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The Edo, like other groups in the region, practiced traditional rituals involving local gods, which the Europeans called juju, a name that spread across West Africa; as Christian missionaries converted most of southern Nigeria, juju persisted as a set of parallel beliefs.By the late eighteen-hundreds, the British had colonized much of Nigeria, but the Oba engaged them in a trade war and refused to allow them to annex his kingdom.The smugglers knelt in the sand and prayed, then stood up and ordered the migrants to push off. She had travelled six months to get to this point, and her face was gaunt and her ribs were showing. Ninety-four per cent of them remain on the continent, but each year hundreds of thousands try to make it to Europe.She wondered if God had visited her mother in dreams and shown her that she was alive. The Mediterranean route has also become a kind of pressure-release valve for countries affected by corruption and extreme inequality.Europe’s strategy had failed; by 2013, smuggling networks connected most major population centers in the northern half of Africa to Tripoli’s coast.As African migrants head toward the Mediterranean, they unwittingly follow the ancient caravan routes of the trans-Saharan slave trade.A dirt path at the western end of the market leads to a shack where I saw a middle-aged woman dressed in purple selling chips, candy, soda, and beer. Her father was a bricklayer, but he died in a car accident when Blessing was a little girl.The family was close to penniless, and Doris was left to raise her four children alone.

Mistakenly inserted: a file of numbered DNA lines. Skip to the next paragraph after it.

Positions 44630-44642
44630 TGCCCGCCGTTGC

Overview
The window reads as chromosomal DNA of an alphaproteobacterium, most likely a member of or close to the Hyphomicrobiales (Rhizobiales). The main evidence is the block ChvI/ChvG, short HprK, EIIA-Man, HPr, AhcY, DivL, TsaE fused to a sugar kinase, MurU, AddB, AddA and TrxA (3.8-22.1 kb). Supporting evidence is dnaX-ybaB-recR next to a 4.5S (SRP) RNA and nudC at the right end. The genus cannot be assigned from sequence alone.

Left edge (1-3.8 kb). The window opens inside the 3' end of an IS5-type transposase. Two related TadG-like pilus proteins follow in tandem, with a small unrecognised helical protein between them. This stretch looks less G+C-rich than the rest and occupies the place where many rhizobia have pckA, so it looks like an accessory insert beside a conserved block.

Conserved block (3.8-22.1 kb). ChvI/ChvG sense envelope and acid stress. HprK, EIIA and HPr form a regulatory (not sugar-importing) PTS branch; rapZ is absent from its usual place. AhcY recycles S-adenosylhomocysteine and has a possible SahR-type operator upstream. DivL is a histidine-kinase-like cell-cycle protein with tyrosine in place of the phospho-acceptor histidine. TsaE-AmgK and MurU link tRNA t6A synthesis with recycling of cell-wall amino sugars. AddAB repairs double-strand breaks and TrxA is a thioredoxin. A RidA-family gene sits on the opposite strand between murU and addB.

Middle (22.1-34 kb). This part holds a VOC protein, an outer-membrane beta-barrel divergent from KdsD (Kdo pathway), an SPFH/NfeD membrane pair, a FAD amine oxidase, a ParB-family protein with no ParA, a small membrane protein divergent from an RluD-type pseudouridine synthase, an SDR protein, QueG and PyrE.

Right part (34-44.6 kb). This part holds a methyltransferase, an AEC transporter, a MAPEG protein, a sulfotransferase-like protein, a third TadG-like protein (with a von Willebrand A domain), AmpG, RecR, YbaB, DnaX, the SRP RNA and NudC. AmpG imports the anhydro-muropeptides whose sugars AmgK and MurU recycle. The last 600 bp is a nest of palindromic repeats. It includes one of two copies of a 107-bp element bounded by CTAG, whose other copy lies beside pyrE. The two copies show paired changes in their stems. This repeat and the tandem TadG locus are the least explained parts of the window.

They waded in and held the boats steady as a smuggler directed other migrants to board, packing them as tightly as possible.

The men who enter debt bondage come from all over Africa, but the overwhelming majority of females fit a strikingly narrow profile: they are teen-age girls from around Benin City, the capital of Edo State, in southern Nigeria—girls like Blessing.

I visited Nigeria last fall, during the coronation of the new Oba, the traditional ruler of the Edo people, who will preside over spiritual matters until his death.

The Oba chose the name Ewuare II, in tribute to a predecessor who assumed the throne around 1440.

During the reign of Ewuare I, Benin City became the center of a powerful kingdom, which was eventually surrounded by more than nine thousand miles of moats and mud walls.

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